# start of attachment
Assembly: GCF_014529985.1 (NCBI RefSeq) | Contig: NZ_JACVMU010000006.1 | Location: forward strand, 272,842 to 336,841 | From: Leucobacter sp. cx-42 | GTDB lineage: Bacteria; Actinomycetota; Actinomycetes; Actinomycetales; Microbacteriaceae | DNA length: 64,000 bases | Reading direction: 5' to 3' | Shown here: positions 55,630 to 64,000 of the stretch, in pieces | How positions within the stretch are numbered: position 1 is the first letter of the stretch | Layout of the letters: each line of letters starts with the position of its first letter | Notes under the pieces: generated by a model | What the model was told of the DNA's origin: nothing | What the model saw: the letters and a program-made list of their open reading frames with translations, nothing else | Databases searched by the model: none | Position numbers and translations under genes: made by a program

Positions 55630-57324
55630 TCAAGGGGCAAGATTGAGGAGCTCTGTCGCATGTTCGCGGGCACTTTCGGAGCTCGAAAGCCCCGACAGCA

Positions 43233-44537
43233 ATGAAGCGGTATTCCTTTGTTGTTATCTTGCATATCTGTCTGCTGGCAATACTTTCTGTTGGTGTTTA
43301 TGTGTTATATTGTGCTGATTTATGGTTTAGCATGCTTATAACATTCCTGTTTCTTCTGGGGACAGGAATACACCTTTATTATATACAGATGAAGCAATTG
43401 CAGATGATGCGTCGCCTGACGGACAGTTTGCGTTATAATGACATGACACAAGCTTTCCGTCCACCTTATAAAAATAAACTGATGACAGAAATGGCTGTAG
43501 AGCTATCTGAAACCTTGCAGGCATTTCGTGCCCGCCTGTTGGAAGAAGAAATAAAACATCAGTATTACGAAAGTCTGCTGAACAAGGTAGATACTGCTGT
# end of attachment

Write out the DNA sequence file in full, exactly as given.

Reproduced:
Assembly: GCF_014529985.1 (NCBI RefSeq) | Contig: NZ_JACVMU010000006.1 | Location: forward strand, 272,842 to 336,841 | From: Leucobacter sp. cx-42 | GTDB lineage: Bacteria; Actinomycetota; Actinomycetes; Actinomycetales; Microbacteriaceae | DNA length: 64,000 bases | Reading direction: 5' to 3' | Shown here: positions 55,630 to 64,000 of the stretch, in pieces | How positions within the stretch are numbered: position 1 is the first letter of the stretch | Layout of the letters: each line of letters starts with the position of its first letter | Notes under the pieces: generated by a model | What the model was told of the DNA's origin: nothing | What the model saw: the letters and a program-made list of their open reading frames with translations, nothing else | Databases searched by the model: none | Position numbers and translations under genes: made by a program

Positions 55630-57324
55630 TCAAGGGGCAAGATTGAGGAGCTCTGTCGCATGTTCGCGGGCACTTTCGGAGCTCGAAAGCCCCGACAGCA

Positions 43233-44537
43233 ATGAAGCGGTATTCCTTTGTTGTTATCTTGCATATCTGTCTGCTGGCAATACTTTCTGTTGGTGTTTA
43301 TGTGTTATATTGTGCTGATTTATGGTTTAGCATGCTTATAACATTCCTGTTTCTTCTGGGGACAGGAATACACCTTTATTATATACAGATGAAGCAATTG
43401 CAGATGATGCGTCGCCTGACGGACAGTTTGCGTTATAATGACATGACACAAGCTTTCCGTCCACCTTATAAAAATAAACTGATGACAGAAATGGCTGTAG
43501 AGCTATCTGAAACCTTGCAGGCATTTCGTGCCCGCCTGTTGGAAGAAGAAATAAAACATCAGTATTACGAAAGTCTGCTGAACAAGGTAGATACTGCTGT